Indicators: AutoTrendLines

newdigital, 2013.10.09 18:20

How to Exit While Trading with Trendlines

Talking Points:

  • Traders should focus on their exit plan just as much as their trade entries.
  • Trendline traders could set their stop losses beyond the nearest support or resistance level and set their limits within the nearest support or resistance level.
  • Setting exit prices according to support and resistance levels could tip the odds in your favor.
How Important Is Your Exit Strategy?

Many traders have a strong set of rules that they follow to enter trades, but have difficulty in selecting their exits. This is troubling because how we exit a trade should be just as important, if not more important than how a trade is entered. After all, our exits ultimately determine if our trades are profitable for us or not. So we need to make sure our exit strategy is just as logical as our entry strategy.

When we place our trades based on trendlines, we are placing them based on support and resistance levels. We are thinking the price will bounce off a trendline like it did in the past. I propose we use the same logic when setting our stops and limits.

In the example above, it’s easy to see the sell entry that was given to us based on the bearish trendline. We entered right at the trendline looking for a bounce back down, but where do we want to exit? When do we call it quits if the trade goes against us? Where do we place our profit target? Let’s take a look.

Setting Stops Beyond Support/Resistance

We need to look at placing our stop somewhere above this trendline. If the resistance is broken through, we were wrong on the trade and should accept the loss quickly. It’s possible that price could return back to profitable territory after breaking this resistance, but we cannot rely on being lucky. We can only trade based on what we see.

I like to set my stop 5-25 pips from the closest support/resistance level depending on the time frame I am trading. The smaller the time frame of the chart, the tighter I will place my stops. On this trade, I set my stop 5-6 pips away from my entry since that was beyond the resistance line as well as the previous swing high (Bounce #2).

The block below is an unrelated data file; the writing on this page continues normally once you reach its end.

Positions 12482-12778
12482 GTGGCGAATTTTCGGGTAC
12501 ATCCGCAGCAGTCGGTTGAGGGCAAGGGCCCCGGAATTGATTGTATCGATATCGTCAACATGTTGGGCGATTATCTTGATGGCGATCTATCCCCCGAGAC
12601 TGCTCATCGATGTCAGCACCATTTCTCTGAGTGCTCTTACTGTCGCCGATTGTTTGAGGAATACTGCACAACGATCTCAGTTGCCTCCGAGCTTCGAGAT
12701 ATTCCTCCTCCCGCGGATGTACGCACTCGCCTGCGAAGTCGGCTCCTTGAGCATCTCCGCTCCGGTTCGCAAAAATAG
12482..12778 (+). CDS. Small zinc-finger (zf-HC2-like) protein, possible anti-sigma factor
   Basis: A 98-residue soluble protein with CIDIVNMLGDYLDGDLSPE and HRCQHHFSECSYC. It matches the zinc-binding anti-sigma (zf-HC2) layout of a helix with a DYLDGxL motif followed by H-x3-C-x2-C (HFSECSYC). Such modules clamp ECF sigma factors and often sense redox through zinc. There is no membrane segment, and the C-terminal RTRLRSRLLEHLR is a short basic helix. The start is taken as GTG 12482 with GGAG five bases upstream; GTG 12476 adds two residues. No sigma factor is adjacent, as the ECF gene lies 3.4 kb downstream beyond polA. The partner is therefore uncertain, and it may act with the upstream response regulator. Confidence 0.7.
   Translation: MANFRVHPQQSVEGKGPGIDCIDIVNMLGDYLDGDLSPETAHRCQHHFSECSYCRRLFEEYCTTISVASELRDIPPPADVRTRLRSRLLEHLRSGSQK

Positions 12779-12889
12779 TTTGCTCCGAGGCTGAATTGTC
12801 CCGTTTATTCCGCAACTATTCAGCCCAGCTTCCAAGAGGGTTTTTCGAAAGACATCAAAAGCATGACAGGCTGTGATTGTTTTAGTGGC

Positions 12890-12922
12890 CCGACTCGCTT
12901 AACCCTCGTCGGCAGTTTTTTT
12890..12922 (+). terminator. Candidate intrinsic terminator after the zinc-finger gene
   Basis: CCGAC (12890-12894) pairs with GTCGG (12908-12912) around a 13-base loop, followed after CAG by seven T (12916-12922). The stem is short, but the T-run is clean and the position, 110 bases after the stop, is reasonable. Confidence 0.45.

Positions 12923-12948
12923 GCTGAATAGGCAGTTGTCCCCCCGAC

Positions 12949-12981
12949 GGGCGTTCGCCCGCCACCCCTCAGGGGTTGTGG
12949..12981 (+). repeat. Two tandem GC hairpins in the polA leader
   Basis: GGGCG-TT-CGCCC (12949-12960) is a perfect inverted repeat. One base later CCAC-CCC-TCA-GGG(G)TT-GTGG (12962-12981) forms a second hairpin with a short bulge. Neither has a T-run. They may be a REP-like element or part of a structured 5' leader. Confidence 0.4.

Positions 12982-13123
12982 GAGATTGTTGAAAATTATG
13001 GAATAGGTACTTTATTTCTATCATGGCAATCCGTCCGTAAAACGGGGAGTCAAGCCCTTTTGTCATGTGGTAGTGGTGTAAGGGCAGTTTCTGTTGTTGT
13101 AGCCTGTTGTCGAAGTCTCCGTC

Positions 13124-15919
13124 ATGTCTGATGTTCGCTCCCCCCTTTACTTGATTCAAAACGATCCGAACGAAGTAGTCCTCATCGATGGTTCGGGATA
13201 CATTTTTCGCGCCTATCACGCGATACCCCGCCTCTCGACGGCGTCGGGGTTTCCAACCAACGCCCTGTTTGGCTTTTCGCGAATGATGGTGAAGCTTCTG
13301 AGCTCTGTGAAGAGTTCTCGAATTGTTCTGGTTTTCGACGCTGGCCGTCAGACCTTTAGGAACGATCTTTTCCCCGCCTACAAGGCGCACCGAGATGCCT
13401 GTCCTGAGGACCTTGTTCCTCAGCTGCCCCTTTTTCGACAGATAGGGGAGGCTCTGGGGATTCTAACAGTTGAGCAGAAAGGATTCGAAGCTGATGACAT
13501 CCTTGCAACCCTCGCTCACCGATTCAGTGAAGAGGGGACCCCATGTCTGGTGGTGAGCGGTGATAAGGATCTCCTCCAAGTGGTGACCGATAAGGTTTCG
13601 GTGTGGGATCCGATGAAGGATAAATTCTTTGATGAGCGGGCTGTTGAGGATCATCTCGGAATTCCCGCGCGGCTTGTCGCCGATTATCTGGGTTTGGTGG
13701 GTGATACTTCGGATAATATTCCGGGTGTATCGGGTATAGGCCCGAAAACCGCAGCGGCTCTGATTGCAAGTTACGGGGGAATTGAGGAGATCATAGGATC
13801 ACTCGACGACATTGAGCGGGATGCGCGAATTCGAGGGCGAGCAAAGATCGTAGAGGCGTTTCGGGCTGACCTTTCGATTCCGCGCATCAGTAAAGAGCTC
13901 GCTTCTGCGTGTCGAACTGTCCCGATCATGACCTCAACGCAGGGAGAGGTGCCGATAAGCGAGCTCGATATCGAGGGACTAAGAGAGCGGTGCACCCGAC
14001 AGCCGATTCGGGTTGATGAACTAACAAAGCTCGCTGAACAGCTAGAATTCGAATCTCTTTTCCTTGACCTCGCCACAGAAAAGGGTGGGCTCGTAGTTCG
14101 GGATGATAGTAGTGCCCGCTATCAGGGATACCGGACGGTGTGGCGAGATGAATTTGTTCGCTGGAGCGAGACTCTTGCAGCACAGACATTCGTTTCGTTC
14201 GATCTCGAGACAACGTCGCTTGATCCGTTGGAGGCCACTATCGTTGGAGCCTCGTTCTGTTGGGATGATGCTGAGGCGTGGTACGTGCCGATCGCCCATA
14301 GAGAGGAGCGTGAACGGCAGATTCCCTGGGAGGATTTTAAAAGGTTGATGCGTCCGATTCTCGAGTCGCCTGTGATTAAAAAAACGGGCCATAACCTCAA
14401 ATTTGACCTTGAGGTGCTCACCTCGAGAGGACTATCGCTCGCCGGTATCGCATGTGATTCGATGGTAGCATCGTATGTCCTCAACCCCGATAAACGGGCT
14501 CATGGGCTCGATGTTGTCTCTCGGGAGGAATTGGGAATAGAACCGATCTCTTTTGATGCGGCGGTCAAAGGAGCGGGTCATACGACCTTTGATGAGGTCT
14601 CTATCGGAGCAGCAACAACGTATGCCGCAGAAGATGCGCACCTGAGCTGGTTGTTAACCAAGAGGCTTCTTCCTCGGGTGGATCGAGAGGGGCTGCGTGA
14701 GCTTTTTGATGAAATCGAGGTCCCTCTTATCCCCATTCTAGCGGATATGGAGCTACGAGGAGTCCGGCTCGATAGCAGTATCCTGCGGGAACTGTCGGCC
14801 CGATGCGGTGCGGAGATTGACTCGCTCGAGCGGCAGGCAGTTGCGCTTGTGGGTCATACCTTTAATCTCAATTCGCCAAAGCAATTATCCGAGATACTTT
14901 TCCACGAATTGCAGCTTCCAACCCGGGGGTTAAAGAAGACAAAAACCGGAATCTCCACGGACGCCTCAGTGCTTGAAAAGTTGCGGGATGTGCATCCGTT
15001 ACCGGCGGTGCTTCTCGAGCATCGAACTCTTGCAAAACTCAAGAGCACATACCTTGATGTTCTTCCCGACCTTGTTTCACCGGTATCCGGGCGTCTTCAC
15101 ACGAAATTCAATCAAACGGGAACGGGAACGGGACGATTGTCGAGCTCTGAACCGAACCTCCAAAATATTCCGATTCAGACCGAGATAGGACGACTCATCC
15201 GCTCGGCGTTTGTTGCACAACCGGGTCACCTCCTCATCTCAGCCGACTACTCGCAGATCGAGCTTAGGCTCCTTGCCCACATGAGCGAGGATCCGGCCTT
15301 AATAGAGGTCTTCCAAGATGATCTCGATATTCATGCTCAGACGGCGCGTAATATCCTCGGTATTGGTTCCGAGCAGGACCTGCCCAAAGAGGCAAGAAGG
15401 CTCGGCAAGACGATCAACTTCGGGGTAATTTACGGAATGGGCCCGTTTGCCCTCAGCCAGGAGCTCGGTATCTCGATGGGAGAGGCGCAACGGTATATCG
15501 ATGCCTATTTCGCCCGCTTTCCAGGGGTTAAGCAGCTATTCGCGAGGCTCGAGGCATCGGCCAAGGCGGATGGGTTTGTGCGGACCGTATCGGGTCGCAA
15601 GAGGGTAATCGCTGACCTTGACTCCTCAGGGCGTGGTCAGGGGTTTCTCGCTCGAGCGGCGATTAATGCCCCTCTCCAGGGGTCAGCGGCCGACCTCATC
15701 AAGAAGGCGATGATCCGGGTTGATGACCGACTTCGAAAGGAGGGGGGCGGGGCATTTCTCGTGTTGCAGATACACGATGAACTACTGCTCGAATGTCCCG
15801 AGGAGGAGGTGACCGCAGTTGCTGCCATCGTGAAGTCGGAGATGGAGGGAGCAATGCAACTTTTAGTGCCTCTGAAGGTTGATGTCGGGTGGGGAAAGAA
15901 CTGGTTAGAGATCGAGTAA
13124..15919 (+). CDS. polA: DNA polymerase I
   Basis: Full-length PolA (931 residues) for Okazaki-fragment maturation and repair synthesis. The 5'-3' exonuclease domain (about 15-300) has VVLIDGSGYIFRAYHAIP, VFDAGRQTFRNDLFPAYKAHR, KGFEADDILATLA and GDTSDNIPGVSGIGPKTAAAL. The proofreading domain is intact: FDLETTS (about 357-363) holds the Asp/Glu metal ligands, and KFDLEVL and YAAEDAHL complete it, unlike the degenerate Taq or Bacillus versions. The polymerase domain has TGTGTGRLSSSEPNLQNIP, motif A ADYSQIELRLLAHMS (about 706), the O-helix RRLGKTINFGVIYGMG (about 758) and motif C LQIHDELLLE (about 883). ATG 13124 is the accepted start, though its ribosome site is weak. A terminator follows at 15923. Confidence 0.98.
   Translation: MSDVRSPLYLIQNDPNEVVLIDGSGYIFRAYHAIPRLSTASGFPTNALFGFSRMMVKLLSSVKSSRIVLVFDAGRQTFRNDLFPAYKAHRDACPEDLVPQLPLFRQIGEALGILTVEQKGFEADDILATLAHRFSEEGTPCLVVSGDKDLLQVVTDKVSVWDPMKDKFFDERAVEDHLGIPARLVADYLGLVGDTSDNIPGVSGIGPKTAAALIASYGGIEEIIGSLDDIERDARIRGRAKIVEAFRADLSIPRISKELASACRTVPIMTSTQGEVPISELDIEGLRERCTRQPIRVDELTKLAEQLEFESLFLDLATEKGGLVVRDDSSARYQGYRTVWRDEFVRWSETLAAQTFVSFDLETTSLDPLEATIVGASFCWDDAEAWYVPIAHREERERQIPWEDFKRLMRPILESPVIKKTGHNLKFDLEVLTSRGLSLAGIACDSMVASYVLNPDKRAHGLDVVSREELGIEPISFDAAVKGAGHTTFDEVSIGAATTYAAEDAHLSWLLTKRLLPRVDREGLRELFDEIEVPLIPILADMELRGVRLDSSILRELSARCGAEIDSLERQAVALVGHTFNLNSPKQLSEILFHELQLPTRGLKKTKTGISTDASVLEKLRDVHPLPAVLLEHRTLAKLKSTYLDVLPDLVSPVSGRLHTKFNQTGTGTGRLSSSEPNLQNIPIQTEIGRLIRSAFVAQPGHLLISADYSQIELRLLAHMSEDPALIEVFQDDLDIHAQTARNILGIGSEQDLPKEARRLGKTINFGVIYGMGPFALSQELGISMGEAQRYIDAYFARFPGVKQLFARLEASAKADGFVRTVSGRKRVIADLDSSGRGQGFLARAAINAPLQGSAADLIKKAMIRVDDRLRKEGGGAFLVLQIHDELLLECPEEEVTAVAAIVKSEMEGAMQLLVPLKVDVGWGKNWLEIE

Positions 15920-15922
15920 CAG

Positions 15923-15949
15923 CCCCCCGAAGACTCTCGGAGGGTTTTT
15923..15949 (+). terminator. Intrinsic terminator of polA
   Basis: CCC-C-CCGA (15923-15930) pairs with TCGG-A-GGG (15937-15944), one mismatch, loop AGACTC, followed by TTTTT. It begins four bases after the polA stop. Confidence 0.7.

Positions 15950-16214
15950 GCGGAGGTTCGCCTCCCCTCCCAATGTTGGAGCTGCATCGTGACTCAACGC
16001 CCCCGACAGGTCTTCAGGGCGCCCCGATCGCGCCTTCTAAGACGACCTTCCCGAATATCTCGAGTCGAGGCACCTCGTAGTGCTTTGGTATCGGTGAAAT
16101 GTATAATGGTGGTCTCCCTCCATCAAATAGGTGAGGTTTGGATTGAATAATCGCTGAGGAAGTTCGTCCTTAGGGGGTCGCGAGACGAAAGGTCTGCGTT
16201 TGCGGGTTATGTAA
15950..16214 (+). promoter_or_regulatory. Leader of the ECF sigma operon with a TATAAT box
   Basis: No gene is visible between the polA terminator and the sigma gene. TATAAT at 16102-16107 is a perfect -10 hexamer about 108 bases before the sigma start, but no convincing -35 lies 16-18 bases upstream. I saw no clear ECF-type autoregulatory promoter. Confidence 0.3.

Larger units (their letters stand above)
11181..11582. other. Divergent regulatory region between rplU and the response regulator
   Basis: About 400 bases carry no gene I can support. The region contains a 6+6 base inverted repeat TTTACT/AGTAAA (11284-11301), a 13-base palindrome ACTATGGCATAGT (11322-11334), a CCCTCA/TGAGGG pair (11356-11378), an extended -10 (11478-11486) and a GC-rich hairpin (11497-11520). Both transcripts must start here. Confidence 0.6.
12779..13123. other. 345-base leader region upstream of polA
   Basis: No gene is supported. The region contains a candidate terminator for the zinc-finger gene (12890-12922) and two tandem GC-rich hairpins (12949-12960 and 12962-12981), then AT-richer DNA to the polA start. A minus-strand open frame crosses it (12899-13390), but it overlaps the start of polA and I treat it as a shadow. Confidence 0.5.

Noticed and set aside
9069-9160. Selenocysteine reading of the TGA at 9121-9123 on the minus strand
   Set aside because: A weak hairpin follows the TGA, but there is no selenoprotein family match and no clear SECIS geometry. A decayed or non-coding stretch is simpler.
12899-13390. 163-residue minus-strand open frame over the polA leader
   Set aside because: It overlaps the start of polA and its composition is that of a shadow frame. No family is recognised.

Remember that when we set our Stop loss, this is also setting our monetary risk on the trade. So we also need to consider our trade side in respect to our Stop loss distance.

Setting Limits Within Support/Resistance

Now that our stop is set, we need to focus on our profit target. For our limit placement, we have two objectives:

  • Our limit’s distance needs to be further than our stop’s distance.
  • Our limit needs to be placed within the closest support/resistance (by at least 5 pips).
The reason we want our limit further than our stop is because we always want to try to make more money than what we are risking on each individual trade. This is something we discuss heavily at DailyFX so I will say it again here. We want a positive risk/reward ratio.

And the reason we want our limit to be placed within the closest support/resistance level (by at least 5 pips) is for the exact same rationale we used to open this trade to begin with. We know prices have a tendency to bounce off price levels they have bounced off of before, so we want to make sure that no support/resistance is in between our entry and our limit level. In the example below you can see I placed my limit 5 pips above the swing low (potential support). This gives price a clear path to a profitable trade.

Trendline Strategy Complete

This trendline strategy is one that can be used universally across all currency pairs and time frames so it is definitely a worthwhile style of trading to learn. The logic behind the entry and exit rules is also something that can be tailored to other types of strategies as well. Good trading!


Please can anybody assist me how to restore my negative open trade to a positive open trade?
noorad sharafi  
Please can anybody assist me how to restore my negative open trade to a positive open trade?
please explain more.